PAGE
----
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COVID-19 is Almost Gone, But Hwange Health Sector Remains in Tatters

Hwange's health sector remains in tatters and residents fear two available hospitals could fail to cope with deadly illnesses. Image by HCC

BY CALVIN MANIKA | @The_CBNews | This email address is being protected from spambots. You need JavaScript enabled to view it. | OCT 4, 2022

In Zimbabwe, the COVID-19 pandemic accelerated the need to revamp and build existing and new health facilities. Hwange did not benefit and its health sector remains in tatters, raising fears the small mining town could fail to cope with similar pandemics in future.

HWANGE (The Citizen Bulletin) — In early 2020, Vusimuzi Banda remembers watching international news awash with what newsmakers said was a deadly virus – COVID-19 – which had ravaged China. Within two months, in March, Zimbabwe recorded its first COVID-19 death.

The incident raised the alarm all over the country.

“I could not imagine how a country like Zimbabwe would cope with the casualties of that deadly disease. I had seen thousands of people in intensive and high dependency units, thousands dying in developed countries like Italy and China. In Hwange, we have two hospitals which I knew were incapacitated to handle such a disease,” says Banda.

Many Hwange residents like Banda thought the coming of the pandemic and the lockdowns would be an opportunity for the central government and local authorities to construct hospitals especially with assistance of other stakeholders like mining companies operating in the coal mining town.

“Despite the COVID-19 pandemic, we did not witness any infrastructural development in our local health facilities. It is clear that we are not prepared for another pandemic. At least, we should have learnt a lesson from COVID-19. PPEs are important but there was a need for fixed assets for the benefit of the community for future eventualities.”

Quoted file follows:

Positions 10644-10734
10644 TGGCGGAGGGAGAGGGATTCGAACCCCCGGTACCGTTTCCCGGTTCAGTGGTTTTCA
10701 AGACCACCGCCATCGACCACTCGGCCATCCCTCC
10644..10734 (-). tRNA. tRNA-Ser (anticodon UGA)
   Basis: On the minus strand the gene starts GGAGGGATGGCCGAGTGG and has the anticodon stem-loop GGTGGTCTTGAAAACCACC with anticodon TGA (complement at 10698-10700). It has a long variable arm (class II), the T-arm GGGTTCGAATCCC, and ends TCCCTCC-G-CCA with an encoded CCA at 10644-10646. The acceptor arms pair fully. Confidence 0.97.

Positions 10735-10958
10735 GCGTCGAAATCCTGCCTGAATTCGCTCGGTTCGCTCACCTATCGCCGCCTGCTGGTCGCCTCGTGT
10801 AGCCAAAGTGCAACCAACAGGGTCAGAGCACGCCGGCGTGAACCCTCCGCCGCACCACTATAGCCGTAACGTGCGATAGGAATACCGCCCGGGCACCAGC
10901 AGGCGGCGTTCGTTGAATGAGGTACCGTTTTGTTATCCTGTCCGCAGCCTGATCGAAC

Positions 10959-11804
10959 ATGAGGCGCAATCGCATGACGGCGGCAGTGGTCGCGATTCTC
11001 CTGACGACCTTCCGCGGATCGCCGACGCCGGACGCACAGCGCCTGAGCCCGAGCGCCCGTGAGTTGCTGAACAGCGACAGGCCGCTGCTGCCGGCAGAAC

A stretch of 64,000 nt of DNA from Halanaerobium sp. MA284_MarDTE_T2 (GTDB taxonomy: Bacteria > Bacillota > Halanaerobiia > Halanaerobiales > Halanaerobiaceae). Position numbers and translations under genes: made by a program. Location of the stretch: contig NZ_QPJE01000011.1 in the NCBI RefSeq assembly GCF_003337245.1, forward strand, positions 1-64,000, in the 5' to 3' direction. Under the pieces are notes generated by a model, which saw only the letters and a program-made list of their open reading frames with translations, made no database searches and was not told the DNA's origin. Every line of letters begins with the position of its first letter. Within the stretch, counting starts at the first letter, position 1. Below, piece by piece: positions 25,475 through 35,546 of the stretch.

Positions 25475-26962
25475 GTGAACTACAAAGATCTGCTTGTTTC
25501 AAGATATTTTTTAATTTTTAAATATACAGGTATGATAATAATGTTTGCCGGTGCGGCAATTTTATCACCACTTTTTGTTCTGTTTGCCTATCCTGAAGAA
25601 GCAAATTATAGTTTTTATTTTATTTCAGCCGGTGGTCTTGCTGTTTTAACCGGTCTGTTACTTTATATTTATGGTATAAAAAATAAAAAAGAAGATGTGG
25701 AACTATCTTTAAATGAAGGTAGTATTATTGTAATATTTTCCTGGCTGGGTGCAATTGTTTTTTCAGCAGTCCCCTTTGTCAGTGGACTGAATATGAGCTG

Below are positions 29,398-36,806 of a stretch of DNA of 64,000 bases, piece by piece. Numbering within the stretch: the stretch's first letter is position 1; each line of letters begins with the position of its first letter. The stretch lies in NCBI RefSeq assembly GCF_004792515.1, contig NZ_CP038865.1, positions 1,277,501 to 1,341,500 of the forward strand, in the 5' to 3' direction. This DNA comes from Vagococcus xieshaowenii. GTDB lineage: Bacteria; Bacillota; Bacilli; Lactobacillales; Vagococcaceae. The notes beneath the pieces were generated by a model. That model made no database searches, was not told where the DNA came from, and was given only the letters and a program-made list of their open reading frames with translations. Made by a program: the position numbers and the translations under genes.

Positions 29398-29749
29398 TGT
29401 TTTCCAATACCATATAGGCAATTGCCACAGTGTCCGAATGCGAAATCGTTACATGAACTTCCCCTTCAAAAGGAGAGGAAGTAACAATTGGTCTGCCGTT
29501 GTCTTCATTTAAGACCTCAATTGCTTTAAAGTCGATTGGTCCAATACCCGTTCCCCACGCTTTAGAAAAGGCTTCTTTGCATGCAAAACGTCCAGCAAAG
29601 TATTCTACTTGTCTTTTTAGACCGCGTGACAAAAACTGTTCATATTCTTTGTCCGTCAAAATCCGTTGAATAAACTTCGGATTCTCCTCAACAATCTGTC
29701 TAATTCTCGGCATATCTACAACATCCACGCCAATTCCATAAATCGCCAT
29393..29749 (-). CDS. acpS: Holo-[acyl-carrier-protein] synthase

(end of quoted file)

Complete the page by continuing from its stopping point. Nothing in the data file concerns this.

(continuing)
Vusimuzi Banda, a concerned resident

In Zimbabwe, whose healthcare sector is in tatters, the COVID-19 pandemic accelerated the need to revamp and build existing and new health facilities. But Hwange, just like many parts of the country, did not benefit from the hurried development, and might not be able to cope with future pandemics, or worse still even everyday ailments such as TB or Cancer.

Residents allege that despite receiving millions of dollars in cash and kind to fight COVID-19, the central government failed to construct a new hospital or revamp existing ones in Hwange. Residents say in the case of an outbreak like Malaria or other diseases Hwange has no capacity to assist its population.

ALSO READ: Human Rights Abuses Rife During COVID-19 Lockdowns

“This shows that, our government never learnt anything, the slow response to COVID-19 teams due to shortage of ambulances and reaction vehicles and shortage of isolation facilities was enough to make us prepare for future pandemics,” says Itayi Moyo, a former member of the local COVID-19 response team.

With stricter conditions, the Hwange Colliery Hospital mainly caters for its company’s workforce and residents who can afford the hefty consultation and medical fees. The majority of the locals go to St Patrick’s Mission Hospital where consultation fees are affordable. For complicated cases, patients are referred to St. Luke Mission Hospital in Lupane or United Bulawayo Hospitals.

Currently, Hwange Rural District Council operates without an ambulance resulting in villagers hiring private cars and some dying along the way in scotchcarts.

“We had been donated an ambulance by a local safari company, but it's now off-road due to a breakdown. We are hiring motor vehicles to ferry our sick relatives. Nothing is coming forth from both the local council and the central government,” says Abednego Shoko, a village head in Makwandara, Hwange.

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